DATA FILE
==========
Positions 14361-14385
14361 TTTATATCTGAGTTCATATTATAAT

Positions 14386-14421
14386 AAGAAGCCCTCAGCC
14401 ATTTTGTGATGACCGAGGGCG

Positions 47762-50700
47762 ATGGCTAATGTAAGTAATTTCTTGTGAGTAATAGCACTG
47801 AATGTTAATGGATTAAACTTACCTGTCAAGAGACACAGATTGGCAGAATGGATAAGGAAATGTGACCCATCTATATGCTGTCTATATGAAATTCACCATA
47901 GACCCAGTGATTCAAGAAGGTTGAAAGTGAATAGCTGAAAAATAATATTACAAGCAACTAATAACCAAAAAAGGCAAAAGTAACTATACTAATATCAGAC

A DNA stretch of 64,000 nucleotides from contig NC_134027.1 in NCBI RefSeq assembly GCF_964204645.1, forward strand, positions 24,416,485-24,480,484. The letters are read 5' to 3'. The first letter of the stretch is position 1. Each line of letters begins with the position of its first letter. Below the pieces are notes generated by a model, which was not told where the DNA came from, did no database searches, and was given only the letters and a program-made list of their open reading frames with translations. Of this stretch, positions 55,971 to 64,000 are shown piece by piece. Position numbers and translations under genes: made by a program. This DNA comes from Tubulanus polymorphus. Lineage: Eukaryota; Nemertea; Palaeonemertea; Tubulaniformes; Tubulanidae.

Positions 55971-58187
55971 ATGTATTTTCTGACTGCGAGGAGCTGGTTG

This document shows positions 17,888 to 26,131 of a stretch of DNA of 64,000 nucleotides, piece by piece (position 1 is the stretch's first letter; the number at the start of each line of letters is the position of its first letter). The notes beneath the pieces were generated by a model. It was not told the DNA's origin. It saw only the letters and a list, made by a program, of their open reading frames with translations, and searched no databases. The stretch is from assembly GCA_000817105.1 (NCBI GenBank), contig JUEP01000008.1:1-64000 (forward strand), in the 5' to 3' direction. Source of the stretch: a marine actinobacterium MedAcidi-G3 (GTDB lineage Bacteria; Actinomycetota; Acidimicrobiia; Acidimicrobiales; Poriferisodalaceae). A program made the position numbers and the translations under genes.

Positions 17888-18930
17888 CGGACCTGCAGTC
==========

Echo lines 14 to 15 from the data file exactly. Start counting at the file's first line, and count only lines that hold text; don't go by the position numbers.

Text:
Positions 17888-18930
17888 CGGACCTGCAGTC